Kim Stanley Robinson, the New York Times bestselling author of science fiction masterworks such as the Mars trilogy and 2312, has, on many occasions, imagined our future. Now, in Shaman, he brings our past to life as never before.
There is Thorn, a shaman himself. He lives to pass down his wisdom and his stories - to teach those who would follow in his footsteps.
There is Heather, the healer who, in many ways, holds the clan together.
There is Elga, an outsider and the bringer of change.
And then there is Loon, the next shaman, who is determined to find his own path. But in a world so treacherous, that journey is never simple - and where it may lead is never certain.
Shaman is a powerful, thrilling and heartbreaking story of one young man's journey into adulthood - and an awe-inspiring vision of how we lived thirty thousand years ago.
Robinson (2312) makes a shift from near-future SF to prehistorical fiction with this entertaining but slight ice-age bildungsroman. Loon, a young man on the verge of adulthood, marks his birthday by surviving alone in the wild for two weeks. Returning to his "pack," he learns various practical and artistic skills. He's often as rebellious as he is studious, and as driven by teen hormones as any contemporary teen hero (using prehistoric safe-sex methods to avoid sowing his wild oats), but he matures when he falls in love with Elga, a girl from another pack. After their love leads to her pregnancy, they encounter complications that could drive them from Loon's pack and his friends. Robinson creates a rich world, but there's not much new (or much at all, really) in the underlying story, which is predictable right down to the final line. Fans of the author's smooth prose and intense research will find enough of both, but the book is far outclassed by both Robinson's earlier works and other prehistory novels.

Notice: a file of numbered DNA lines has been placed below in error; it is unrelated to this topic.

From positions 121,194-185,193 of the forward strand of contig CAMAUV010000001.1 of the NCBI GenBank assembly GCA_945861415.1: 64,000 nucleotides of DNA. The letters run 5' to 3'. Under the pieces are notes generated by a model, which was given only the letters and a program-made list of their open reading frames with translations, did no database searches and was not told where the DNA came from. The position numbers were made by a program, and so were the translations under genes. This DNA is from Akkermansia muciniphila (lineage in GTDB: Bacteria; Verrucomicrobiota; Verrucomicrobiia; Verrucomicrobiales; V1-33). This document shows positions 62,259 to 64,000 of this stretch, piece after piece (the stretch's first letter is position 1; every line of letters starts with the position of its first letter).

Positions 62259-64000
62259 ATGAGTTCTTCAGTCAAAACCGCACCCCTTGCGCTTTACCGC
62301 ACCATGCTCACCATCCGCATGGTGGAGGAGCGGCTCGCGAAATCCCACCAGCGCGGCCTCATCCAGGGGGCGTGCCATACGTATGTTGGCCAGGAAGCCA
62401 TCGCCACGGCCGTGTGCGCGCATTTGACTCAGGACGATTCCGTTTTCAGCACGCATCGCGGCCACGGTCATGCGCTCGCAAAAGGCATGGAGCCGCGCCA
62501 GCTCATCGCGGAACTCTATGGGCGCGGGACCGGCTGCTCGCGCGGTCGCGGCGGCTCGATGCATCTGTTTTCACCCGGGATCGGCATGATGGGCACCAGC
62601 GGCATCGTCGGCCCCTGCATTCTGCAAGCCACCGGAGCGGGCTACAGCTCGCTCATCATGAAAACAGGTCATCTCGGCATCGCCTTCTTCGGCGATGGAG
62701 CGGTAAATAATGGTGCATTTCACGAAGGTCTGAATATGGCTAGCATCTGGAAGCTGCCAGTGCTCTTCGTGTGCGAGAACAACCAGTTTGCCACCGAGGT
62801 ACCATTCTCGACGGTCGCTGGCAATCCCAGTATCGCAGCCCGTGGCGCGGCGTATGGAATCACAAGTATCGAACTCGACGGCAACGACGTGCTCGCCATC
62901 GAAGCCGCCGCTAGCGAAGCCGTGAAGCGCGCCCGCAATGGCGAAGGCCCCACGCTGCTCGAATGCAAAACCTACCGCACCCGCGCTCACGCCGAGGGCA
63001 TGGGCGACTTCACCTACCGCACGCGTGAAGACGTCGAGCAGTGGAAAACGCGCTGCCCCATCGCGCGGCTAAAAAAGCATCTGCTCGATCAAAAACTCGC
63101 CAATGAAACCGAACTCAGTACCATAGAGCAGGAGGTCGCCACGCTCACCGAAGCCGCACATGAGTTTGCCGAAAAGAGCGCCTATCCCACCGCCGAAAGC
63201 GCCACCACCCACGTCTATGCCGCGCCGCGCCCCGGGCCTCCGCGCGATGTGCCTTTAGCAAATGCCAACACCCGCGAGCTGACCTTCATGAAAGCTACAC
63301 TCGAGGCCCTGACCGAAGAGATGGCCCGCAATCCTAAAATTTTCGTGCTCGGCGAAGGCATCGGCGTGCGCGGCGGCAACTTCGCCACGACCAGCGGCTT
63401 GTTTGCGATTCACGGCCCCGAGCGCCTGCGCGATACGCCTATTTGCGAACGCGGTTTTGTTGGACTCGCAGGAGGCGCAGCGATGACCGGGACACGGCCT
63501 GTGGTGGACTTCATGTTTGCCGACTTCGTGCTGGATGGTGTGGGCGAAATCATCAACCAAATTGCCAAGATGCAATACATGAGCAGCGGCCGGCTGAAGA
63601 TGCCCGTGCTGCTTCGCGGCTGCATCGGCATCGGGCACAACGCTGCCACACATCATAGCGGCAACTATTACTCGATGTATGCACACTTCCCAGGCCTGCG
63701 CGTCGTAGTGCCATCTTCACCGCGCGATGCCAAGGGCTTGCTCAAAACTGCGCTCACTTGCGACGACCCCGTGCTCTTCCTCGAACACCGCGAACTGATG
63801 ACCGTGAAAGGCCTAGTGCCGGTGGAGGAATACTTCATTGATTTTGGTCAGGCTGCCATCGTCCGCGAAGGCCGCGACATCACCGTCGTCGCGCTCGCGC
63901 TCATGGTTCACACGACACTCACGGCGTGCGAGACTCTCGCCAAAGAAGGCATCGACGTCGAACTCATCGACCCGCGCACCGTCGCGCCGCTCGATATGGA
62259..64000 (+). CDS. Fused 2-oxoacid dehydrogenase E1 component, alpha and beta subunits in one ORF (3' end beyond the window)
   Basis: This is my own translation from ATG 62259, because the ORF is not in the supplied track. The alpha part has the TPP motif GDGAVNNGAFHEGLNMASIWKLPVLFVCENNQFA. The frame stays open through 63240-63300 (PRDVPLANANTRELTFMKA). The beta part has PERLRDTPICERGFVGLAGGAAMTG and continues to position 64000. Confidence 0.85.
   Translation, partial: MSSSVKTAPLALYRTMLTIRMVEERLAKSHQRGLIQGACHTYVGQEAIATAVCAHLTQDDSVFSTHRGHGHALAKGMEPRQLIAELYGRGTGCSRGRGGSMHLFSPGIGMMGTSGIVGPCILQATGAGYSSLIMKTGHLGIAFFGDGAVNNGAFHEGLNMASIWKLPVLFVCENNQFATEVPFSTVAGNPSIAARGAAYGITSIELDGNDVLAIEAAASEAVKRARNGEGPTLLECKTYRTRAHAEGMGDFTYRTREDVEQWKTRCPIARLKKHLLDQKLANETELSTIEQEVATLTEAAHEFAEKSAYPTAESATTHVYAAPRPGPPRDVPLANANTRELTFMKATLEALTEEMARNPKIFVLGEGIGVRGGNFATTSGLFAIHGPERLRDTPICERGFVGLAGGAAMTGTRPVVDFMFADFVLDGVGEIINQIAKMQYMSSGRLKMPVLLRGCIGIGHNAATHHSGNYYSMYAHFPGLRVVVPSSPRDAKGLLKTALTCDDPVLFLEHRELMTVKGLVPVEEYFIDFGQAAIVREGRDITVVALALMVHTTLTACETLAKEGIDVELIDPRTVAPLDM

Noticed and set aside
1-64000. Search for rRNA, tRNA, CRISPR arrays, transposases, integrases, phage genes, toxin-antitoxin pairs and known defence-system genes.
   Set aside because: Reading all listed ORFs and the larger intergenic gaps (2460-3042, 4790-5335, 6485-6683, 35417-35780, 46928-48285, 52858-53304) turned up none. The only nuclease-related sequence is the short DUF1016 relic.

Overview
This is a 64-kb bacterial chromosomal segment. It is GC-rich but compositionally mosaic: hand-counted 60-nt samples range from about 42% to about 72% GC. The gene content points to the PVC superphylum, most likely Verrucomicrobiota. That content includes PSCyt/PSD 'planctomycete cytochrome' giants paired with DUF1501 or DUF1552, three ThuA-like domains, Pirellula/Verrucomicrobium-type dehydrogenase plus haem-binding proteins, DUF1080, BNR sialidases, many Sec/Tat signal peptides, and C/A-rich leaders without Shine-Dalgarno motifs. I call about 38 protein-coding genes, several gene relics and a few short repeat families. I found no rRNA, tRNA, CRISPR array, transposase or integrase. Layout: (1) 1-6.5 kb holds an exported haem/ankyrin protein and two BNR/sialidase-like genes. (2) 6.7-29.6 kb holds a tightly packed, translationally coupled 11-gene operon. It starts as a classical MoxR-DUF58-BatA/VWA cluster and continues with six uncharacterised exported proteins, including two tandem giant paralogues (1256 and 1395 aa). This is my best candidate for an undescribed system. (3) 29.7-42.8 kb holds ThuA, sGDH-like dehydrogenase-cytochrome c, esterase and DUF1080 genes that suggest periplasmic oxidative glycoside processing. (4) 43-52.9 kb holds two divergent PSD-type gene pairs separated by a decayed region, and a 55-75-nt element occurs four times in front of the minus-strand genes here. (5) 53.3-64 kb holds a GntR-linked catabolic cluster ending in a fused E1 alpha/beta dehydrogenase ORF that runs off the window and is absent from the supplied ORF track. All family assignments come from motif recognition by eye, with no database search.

Customer ReviewsSee All
A ponderous slog
Storytelling at its best
I didn't think I would care for this at first, but I was quickly drawn into an excellent story told by a very accomplished storyteller. Should be required reading for every history major, romantic, and sociologist. BZ.